A tumultuous time followed, with riots from the Arabs, which resulted in Britain terminating the Mandate in November 1947 and notifying the United Nations accordingly. The UN proposed a Partition Plan for Palestine, recommending the setting up of another Arab state, a Jewish state and an international zone to include Jerusalem. This resolution was not legally binding. It was accepted by the Jewish leadership but rejected by the Arabs. The State of Israel was proclaimed on 14th May 1948 thus fulfilling the biblical prophecy in Isaiah 66:8:

Who has ever heard of such things?
Who has ever seen things like this?
Can a country be born in a day
or a nation be brought forth in a moment?
Yet no sooner is Zion in labour
than she gives birth to her children.

What followed was a time of hardship for the Jewish nation, as on the next day five Arab countries declared war on the new-born nation. By the time the fighting ceased, Israel had lost some of its territory to the attackers – the Golan Heights to Syria, Judea and Samaria (the West Bank) with the eastern part of Jerusalem to Jordan, and the Gaza Strip to Egypt.  Amazingly, Israel re-captured all these territories in the Six Day War in June 1967. The fact that Israel has been victorious in the wars she has had to fight (none of which have been started by her) and has regained territory, can only be attributed to the God of Israel having favour on His people and fighting for His chosen nation by allowing them to re-conquer the Land originally given to her. It is also interesting to note that during the almost 74 years of statehood, despite all the opposition, the Land of Israel has been converted from being mainly a barren wasteland to a beautiful, cultivated oasis (Isaiah 35; Amos 9:13-15).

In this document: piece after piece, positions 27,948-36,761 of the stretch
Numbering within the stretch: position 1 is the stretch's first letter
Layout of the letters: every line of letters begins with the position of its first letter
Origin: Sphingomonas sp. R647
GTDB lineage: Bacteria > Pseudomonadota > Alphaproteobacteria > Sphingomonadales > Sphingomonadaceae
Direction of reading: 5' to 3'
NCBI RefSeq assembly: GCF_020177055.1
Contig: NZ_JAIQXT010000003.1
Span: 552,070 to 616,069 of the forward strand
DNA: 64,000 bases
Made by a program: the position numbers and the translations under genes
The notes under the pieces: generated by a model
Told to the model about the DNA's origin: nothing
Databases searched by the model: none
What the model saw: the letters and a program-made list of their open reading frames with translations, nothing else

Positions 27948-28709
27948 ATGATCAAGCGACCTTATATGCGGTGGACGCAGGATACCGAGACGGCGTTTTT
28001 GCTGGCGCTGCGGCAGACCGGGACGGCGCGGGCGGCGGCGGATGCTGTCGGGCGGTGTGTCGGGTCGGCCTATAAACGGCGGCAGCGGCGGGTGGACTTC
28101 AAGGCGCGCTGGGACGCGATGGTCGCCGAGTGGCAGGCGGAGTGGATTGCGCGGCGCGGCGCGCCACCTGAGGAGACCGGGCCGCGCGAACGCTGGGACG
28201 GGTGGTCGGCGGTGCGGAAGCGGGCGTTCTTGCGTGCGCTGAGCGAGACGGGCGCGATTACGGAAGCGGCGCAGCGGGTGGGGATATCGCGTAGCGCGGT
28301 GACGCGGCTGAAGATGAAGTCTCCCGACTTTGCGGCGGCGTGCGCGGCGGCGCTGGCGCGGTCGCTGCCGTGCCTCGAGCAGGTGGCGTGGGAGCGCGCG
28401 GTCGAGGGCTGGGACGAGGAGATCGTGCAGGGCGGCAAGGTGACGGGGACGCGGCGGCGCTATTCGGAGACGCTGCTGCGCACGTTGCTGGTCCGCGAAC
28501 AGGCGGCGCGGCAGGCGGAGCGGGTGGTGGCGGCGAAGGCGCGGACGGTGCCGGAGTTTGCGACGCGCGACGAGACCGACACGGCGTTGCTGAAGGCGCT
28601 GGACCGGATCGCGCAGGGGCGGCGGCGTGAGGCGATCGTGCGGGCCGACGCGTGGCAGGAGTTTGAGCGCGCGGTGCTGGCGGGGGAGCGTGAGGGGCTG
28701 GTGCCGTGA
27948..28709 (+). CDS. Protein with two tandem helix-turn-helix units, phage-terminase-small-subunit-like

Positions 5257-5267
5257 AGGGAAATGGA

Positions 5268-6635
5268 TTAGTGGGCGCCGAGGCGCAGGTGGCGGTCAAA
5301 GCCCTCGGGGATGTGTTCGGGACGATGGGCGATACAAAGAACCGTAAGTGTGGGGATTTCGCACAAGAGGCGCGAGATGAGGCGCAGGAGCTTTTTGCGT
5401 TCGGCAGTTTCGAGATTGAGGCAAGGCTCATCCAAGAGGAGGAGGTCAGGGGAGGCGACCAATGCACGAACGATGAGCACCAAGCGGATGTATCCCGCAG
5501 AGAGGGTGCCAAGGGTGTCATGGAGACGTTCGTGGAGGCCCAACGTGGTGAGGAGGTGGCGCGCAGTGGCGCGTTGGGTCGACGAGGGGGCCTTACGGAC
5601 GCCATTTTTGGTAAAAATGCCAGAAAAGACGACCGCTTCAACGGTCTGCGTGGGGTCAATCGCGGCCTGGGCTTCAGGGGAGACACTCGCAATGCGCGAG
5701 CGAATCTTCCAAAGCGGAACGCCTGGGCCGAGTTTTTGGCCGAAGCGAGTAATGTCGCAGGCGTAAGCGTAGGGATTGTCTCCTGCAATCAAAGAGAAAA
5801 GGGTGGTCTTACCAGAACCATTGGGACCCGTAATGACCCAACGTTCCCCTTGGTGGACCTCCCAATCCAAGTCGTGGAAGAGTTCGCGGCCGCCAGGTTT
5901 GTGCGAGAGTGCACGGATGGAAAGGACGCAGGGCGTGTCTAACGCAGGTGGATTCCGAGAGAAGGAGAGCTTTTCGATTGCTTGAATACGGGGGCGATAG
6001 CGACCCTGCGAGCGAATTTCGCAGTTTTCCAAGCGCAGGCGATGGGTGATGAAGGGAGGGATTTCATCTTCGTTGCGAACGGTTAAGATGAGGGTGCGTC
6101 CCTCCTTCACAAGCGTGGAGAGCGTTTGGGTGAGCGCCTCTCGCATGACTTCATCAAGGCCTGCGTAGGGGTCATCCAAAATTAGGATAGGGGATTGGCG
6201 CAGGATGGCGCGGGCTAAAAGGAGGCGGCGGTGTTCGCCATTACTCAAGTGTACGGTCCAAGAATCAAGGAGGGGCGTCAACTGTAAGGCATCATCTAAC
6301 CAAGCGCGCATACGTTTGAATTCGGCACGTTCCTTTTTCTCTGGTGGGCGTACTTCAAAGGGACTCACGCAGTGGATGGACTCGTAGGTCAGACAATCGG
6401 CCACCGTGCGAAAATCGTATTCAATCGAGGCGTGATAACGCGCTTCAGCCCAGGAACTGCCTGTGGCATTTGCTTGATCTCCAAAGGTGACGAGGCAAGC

Today, in fulfilment of Bible prophecy, 6.7 million Jewish people live in the Land of Israel, and many thousands more arrive each year! The total population is 9.1 million of which 2.4 million are Arabs (Palestinians) and other minorities. Israel is a modern, technologically advanced country and the only democracy in the Middle East, where all the people groups have equal rights as citizens of the Land, freedom to vote and practise their own religion.  Israel is not the ‘evil occupier’ as we have seen both from the Word of God and from the historical documents.

We need to realize that not everybody sees the issue of the Land in the same way, and this is overwhelmingly reflected in the coverage by the news media. As Christians, we also understand the fierce spiritual battle taking place over God’s plans and purposes, and it is our task as believers to make sure we stand on God’s side – we are, as the Word teaches, serving the God of Abraham, Isaac and Jacob, the ‘Holy One of Israel’.